'We have no king but Caesar:' Some thoughts on Catholic faith and public life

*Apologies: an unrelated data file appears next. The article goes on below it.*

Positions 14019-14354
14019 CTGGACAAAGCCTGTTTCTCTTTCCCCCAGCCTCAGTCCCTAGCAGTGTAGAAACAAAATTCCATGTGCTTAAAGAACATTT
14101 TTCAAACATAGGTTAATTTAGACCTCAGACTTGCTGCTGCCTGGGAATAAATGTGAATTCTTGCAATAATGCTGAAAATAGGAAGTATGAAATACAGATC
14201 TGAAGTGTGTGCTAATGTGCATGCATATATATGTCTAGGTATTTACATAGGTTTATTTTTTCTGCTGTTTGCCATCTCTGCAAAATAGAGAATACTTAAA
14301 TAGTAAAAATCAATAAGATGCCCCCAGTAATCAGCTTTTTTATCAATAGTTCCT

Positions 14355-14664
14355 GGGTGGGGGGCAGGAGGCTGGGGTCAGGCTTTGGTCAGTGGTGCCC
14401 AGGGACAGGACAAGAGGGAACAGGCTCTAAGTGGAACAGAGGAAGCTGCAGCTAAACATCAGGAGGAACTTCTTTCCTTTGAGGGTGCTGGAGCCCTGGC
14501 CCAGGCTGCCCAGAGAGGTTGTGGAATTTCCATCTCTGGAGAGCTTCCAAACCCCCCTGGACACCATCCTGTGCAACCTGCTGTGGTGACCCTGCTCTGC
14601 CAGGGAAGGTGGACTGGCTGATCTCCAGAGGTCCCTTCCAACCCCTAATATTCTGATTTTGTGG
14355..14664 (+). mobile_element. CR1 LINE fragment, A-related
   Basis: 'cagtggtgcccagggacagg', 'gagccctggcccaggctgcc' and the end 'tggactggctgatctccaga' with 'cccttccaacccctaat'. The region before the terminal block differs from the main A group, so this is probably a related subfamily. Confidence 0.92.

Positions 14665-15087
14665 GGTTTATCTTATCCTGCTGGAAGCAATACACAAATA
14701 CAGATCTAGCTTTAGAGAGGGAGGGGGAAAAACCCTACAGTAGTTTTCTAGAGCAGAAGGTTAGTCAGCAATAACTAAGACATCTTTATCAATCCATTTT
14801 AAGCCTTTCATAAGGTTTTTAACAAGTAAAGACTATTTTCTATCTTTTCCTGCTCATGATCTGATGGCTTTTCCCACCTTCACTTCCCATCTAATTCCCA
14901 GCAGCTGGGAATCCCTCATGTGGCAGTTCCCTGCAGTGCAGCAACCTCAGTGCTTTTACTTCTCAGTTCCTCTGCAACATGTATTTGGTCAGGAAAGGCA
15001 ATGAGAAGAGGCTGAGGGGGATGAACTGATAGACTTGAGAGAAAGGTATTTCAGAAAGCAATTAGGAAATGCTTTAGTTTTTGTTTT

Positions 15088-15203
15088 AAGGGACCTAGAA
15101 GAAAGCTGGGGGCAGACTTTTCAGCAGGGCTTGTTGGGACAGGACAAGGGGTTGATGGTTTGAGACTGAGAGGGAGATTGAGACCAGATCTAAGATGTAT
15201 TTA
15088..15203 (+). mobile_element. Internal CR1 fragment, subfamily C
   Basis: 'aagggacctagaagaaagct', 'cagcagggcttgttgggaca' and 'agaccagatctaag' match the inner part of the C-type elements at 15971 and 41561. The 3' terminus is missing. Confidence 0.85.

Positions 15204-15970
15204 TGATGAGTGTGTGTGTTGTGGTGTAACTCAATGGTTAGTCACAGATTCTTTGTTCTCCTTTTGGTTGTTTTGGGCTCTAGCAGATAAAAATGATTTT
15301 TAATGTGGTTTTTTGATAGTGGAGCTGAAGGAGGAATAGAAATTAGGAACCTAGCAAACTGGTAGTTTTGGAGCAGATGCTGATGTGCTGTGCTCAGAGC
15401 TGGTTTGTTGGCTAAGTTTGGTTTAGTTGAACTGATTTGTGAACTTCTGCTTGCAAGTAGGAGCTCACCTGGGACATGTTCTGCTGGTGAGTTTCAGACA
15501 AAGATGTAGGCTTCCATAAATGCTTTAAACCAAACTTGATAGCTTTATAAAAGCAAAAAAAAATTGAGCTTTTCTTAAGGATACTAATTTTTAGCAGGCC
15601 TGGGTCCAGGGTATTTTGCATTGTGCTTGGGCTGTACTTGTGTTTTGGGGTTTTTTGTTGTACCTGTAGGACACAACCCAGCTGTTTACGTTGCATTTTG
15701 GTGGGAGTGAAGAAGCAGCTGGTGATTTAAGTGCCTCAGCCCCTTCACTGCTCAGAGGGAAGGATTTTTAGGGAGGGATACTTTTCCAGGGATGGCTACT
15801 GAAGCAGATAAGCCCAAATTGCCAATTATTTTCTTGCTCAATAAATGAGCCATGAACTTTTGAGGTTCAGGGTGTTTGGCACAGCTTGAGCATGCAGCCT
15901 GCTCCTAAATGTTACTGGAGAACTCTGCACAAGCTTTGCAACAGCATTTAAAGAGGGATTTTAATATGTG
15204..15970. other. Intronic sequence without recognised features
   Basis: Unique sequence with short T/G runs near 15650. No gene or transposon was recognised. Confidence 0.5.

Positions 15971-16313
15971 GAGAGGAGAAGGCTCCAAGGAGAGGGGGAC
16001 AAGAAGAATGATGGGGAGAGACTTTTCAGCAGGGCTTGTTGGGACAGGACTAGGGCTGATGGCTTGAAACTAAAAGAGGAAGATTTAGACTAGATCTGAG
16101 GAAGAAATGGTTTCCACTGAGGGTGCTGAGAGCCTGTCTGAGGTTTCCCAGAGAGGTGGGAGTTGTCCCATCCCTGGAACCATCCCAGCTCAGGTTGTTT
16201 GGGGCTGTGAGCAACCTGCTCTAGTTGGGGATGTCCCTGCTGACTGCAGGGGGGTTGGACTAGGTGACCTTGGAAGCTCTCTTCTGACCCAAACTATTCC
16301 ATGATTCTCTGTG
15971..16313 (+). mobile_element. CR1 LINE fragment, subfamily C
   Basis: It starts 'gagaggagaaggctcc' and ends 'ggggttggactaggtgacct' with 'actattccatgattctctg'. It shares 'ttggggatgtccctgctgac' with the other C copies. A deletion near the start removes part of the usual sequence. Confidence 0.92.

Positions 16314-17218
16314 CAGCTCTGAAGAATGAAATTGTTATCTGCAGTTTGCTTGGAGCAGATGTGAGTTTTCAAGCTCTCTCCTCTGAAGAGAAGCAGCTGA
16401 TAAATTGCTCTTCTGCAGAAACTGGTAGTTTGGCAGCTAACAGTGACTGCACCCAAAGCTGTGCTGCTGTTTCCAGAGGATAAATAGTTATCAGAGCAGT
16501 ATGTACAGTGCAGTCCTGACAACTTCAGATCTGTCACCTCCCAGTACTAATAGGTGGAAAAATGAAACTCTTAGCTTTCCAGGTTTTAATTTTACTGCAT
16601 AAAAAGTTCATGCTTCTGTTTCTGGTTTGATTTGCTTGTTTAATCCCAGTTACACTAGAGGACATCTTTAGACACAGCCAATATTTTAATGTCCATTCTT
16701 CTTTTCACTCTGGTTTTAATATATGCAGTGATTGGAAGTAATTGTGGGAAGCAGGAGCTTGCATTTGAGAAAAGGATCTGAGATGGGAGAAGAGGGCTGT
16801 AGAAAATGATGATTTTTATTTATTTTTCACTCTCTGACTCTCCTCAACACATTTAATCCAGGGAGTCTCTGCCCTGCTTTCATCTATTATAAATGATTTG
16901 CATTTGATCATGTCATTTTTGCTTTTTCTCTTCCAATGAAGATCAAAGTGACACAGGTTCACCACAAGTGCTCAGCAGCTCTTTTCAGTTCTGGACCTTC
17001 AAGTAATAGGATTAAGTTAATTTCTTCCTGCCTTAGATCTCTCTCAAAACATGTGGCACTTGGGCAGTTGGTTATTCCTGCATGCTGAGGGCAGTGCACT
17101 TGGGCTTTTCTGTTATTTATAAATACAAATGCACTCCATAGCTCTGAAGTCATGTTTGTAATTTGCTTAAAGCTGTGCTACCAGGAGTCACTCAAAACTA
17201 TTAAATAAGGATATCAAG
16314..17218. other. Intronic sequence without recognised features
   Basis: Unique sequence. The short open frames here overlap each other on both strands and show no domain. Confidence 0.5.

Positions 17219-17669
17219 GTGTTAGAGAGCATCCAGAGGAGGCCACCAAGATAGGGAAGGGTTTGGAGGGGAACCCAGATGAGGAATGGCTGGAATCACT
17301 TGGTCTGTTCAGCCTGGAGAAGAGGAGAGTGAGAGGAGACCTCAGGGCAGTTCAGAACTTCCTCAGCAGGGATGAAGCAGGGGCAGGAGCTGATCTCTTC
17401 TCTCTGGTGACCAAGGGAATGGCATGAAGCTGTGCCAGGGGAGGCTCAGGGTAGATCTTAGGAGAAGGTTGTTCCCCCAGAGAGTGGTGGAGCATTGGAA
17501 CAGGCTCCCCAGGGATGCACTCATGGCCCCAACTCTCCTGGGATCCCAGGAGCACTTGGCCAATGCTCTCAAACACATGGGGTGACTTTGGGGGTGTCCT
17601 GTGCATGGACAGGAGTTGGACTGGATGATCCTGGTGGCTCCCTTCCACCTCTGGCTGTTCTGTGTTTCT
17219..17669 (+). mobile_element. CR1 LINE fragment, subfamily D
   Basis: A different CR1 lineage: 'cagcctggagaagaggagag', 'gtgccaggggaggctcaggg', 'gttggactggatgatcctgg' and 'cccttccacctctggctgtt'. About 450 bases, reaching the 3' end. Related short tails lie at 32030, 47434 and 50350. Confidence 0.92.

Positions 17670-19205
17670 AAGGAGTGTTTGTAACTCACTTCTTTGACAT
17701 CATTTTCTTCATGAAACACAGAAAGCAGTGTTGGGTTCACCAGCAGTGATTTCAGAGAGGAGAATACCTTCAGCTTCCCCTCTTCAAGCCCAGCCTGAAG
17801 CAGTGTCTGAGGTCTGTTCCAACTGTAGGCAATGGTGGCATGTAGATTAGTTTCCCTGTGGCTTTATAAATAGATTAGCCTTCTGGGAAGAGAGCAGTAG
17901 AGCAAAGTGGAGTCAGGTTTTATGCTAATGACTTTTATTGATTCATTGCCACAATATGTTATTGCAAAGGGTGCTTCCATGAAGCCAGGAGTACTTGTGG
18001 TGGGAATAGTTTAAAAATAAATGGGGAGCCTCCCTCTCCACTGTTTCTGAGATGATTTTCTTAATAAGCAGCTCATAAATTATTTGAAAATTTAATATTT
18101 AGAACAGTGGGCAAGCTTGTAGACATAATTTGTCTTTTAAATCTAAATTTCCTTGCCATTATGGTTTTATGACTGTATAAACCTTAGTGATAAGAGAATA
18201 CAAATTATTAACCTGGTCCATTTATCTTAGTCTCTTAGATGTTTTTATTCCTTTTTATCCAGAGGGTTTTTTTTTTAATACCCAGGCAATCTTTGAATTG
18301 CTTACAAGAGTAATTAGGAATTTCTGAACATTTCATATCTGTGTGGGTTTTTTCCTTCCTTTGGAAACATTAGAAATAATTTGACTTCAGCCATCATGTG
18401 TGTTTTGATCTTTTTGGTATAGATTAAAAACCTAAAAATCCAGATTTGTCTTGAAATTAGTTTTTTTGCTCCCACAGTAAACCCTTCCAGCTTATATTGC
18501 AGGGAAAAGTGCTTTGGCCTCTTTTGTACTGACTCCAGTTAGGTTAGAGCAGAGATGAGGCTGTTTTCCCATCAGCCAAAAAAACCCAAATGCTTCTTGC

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ABSTRACT'We have no king but Caesar:' Some thoughts on Catholic faith and public life - By Archbishop Charles J. Chaput Editors Service About us Donate Spanish Portuguese Follow us: Loading News Headlines Vatican Americas Asia - Pacific US Europe Middle East - Africa Most Read Most Commented Archive Mandate Resources Abortion Advent Apologetics Benedict XVI Bible Cardinals Catechism Catholic Links Catholic Womanhood Church Fathers Holy Week Life & Family Liturgical Calendar Liturgy Mary Politics Prayers Sacraments Saints Virtue Tools Catholic Podcast RSS Feeds CNA TV CNA Audio Columns A Life Worth Living Answering the Tough Questions Bishops' Corner Book Reviews Both Oars In Catholic & Single Catholic Men Guest Columnist Harvesting the Fruit of Vatican II In Good Company Indispensable Economics Inside the Church during WWII Led Into the Truth Movie Reviews Preparing the way for the Roman Missal – 3rd Edition The New (& the Old) Evangelization The Spirit of the New Translation The Way of Beauty With Good Reason Your Moment in the Mass Documents Pope Benedict XVI Pope John Paul II Pope Paul VI Pope John XXIII Pope Pius XII Pope Pius XI Pope Pius X Pope Leo XIII Vatican II Congregation for the Doctrine of Faith Pontifical Council for the Family United States Conference of Catholic Bishops (USCCB) Cardinal James Francis Stafford Archbishop Charles J. Chaput Bishop Samuel J. Aquila Catholic Womanhood Home » Columns » Bishops' Corner September 15, 2012 'We have no king but Caesar:' Some thoughts on Catholic faith and public life By Archbishop Charles J. Chaput * By Archbishop Charles J. Chaput * A priest I know does a lot of spiritual direction.  Two of the men he was helping died suddenly this past year, one of a heart attack and one of a stroke.  In both cases they were relatively young men and quite successful.  In both cases they watched Fox News.  And in both cases they had gotten into the nightly habit of shouting at President Obama whenever he came on the TV.  In both cases, the wives believed – and they still believe – that politics killed their husbands. Now that’s a true story.  And it’s a good place to begin our time together today.  Henri de Lubac, the great Jesuit theologian, once said that if heretics no longer horrify us, it’s not because we have more charity in our hearts. (i) We just find it a lot more satisfying to despise our political opponents.  We’ve transferred our passion to politics. My theme today is living the Catholic faith in public life, including our political life.  But in talking about it, I need to make a few preliminary points. Here’s my first point.  It’s very simple.  We’re mortal .  We’re going to die . American culture spends a huge amount of energy ignoring death, delaying it and distracting us from thinking about it.  But our time in this world is very limited; science can’t fix the problem; and there’s no government bailout program.  Life is precious.  Time matters .  So does the way we use it.  And as all of the great saints understood, thinking a little about our death can have a wonderfully medicinal effect on human behavior.  The reason is obvious.  If we believe in an afterlife where we’re held accountable for our actions, then that belief has very practical implications for our choices in this world .  Obviously, some people don’t believe in God or an afterlife, and they need to act in a way that conforms to their convictions.  But that doesn’t absolve us from following ours.  For Christians, the trinity of virtues we call faith, hope and charity should shape everything we do, both privately and in our public lives.  Faith in God gives us hope in eternal life.  Hope casts out fear and enables us to love.  And the love of God and other human persons – the virtue of charity – is the animating spirit of all authentically Christian political action.  By love I don’t mean “love” in a sentimental or indulgent sense, the kind of empty love that offers “tolerance” as an alibi for inaction in the face of evil.  I mean love in the Christian sense; love with a heart of courage , love determined to build justice in society and focused on the true good of the whole human person, body and soul.  Human progress means more than getting more stuff, more entitlements and more personal license.  Real progress always includes man’s spiritual nature.  Real progress satisfies the human hunger for solidarity and communion.  So when our leaders and their slogans tell us to move “forward,” we need to take a very hard look at the road we’re on, where “forward” leads, and whether it ennobles the human soul, or just aggravates our selfishness and appetite for things. What all this means for our public life is this:  Catholics can live quite peacefully with the separation of Church and state, so long as the arrangeme.......